The late Nicholas Martin — an ebullient, mirthful spirit.
What makes “The Wholehearted” compelling is how it examines the metaphor of fighting as both a pubic career and as an aspect of domestic violence.
All the prancing about onstage with planks of wood, actors climbing into eight-foot large puppet skeletons, is marvelous to behold, but it makes for an uneven, confusing production.
“House/Divided” – a mélange of dazzling videography, startling and inventive lighting/props/stage craft, and spoken snippets of John Steinbeck’s quasi-Biblical prose – does not add anything new to our understanding of the current national malaise.
The challenges of this musical are to keep things buoyant yet insightful (and with some backbone) about a subject many of us dread, namely work and its drudgery.
This expansive biography of Ted Williams is not awash in sentimentally, thanks to Ben Bradlee’s praiseworthy search for the facts, no matter where they lead, and his command of language, honed during his 25-year career as a reporter and editor at “The Boston Globe.”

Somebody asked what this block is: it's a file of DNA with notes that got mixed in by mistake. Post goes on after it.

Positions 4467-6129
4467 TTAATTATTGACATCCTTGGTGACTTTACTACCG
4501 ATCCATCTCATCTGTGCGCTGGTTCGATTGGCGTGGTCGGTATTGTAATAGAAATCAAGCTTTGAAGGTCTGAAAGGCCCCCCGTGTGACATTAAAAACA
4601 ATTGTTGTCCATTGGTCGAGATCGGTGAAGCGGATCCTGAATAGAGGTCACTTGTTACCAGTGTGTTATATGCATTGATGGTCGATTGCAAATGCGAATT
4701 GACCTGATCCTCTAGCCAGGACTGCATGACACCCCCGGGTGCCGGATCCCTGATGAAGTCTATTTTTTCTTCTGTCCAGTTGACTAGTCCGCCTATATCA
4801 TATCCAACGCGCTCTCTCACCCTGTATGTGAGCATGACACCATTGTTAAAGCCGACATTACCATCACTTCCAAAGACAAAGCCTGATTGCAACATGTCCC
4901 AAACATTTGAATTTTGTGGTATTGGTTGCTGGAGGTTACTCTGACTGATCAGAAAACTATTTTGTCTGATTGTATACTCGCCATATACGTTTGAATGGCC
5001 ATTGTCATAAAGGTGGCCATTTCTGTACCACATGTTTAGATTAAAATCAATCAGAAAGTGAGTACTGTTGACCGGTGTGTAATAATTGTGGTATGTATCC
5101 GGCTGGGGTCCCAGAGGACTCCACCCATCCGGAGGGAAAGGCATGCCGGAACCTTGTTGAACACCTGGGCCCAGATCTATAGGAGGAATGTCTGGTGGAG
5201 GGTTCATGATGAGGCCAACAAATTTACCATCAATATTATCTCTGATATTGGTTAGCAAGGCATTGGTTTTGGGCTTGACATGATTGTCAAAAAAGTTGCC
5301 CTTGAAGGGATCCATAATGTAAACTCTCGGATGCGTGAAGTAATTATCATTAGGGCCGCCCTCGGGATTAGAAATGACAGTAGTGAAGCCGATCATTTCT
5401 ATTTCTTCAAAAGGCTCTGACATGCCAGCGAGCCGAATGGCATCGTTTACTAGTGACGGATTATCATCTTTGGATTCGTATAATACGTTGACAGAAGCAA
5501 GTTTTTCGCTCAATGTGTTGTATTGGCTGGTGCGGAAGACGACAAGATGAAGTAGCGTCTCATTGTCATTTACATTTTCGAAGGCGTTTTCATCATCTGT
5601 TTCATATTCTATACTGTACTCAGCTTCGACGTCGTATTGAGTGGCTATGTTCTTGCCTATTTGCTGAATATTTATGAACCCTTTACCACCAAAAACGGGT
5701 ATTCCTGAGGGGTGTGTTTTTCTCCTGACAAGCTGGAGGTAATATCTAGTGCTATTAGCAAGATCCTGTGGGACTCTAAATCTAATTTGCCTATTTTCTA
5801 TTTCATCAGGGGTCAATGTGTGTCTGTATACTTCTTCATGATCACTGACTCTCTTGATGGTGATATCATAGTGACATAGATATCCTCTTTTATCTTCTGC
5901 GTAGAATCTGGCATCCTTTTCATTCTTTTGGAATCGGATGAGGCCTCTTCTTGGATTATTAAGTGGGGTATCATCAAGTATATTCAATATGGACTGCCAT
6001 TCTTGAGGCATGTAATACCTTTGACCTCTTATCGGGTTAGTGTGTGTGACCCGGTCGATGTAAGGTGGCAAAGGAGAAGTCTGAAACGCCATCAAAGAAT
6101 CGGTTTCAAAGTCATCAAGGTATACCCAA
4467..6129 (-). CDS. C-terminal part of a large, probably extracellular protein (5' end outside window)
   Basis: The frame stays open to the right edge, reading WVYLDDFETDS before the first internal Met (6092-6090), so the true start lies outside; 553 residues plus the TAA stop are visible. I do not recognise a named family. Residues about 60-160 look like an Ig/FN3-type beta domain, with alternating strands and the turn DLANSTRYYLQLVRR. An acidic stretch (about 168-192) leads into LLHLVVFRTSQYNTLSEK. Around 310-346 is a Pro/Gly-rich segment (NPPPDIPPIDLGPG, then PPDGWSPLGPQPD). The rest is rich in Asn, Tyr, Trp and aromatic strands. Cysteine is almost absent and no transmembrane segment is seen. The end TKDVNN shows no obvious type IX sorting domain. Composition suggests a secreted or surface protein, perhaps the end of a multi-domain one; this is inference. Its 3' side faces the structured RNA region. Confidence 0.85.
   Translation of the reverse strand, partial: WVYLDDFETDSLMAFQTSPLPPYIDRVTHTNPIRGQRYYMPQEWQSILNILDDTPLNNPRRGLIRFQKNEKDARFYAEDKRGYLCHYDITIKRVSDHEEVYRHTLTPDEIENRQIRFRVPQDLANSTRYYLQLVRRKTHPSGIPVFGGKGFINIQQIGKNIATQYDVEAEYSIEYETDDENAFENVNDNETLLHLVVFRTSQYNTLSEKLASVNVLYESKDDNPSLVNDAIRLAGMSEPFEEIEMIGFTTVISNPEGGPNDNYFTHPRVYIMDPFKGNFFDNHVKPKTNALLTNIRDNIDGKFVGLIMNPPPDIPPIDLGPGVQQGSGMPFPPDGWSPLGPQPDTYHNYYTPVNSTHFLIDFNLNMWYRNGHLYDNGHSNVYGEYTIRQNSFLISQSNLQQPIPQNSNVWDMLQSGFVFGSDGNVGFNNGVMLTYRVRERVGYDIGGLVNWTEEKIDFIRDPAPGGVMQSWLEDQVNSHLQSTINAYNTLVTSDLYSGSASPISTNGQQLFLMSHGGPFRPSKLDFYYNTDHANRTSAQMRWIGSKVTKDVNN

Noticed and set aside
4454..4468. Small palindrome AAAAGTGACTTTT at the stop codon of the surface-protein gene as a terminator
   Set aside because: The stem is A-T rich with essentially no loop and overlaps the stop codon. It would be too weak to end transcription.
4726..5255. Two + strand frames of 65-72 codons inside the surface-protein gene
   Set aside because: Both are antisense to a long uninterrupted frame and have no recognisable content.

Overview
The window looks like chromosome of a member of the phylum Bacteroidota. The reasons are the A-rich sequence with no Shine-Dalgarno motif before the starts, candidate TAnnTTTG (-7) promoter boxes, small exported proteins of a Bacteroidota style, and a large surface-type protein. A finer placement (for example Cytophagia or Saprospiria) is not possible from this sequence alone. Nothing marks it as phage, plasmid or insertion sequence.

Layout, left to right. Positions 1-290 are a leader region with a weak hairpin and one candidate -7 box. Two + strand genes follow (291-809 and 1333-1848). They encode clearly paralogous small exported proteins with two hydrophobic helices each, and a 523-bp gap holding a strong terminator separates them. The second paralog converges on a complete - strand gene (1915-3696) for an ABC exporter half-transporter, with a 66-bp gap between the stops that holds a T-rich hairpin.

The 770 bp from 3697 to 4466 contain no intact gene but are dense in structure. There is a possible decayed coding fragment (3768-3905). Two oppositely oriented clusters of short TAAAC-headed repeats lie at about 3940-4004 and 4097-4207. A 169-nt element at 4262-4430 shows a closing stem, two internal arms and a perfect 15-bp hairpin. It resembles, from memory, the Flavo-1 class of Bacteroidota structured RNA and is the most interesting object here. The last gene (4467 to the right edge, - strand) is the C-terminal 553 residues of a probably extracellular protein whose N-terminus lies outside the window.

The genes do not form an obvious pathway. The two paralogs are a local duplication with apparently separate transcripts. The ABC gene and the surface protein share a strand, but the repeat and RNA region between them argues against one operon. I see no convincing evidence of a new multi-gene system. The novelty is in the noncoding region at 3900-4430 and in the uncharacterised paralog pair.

Would it be all that nervy to ask if, in the coming years, there might be more, not less, musical experimentation? Couldn’t the Boston Pops commission a new seasonal work and showcase it?
“Becky’s New Car” turns out to be a ride worth taking, especially if we suspend our disbelief long enough to embrace the notion that malice is not necessarily aforethought even though our actions might be construed to suggest otherwise.
This remains a vision of a dystopian universe, but in the hands of these performers “Waiting for Godot”‘s angst exudes as much antic warmth as it does cold angst.
Tennessee Williams was a prolific writer, and each season the Festival presents an unfinished play or little known work from his vast canon.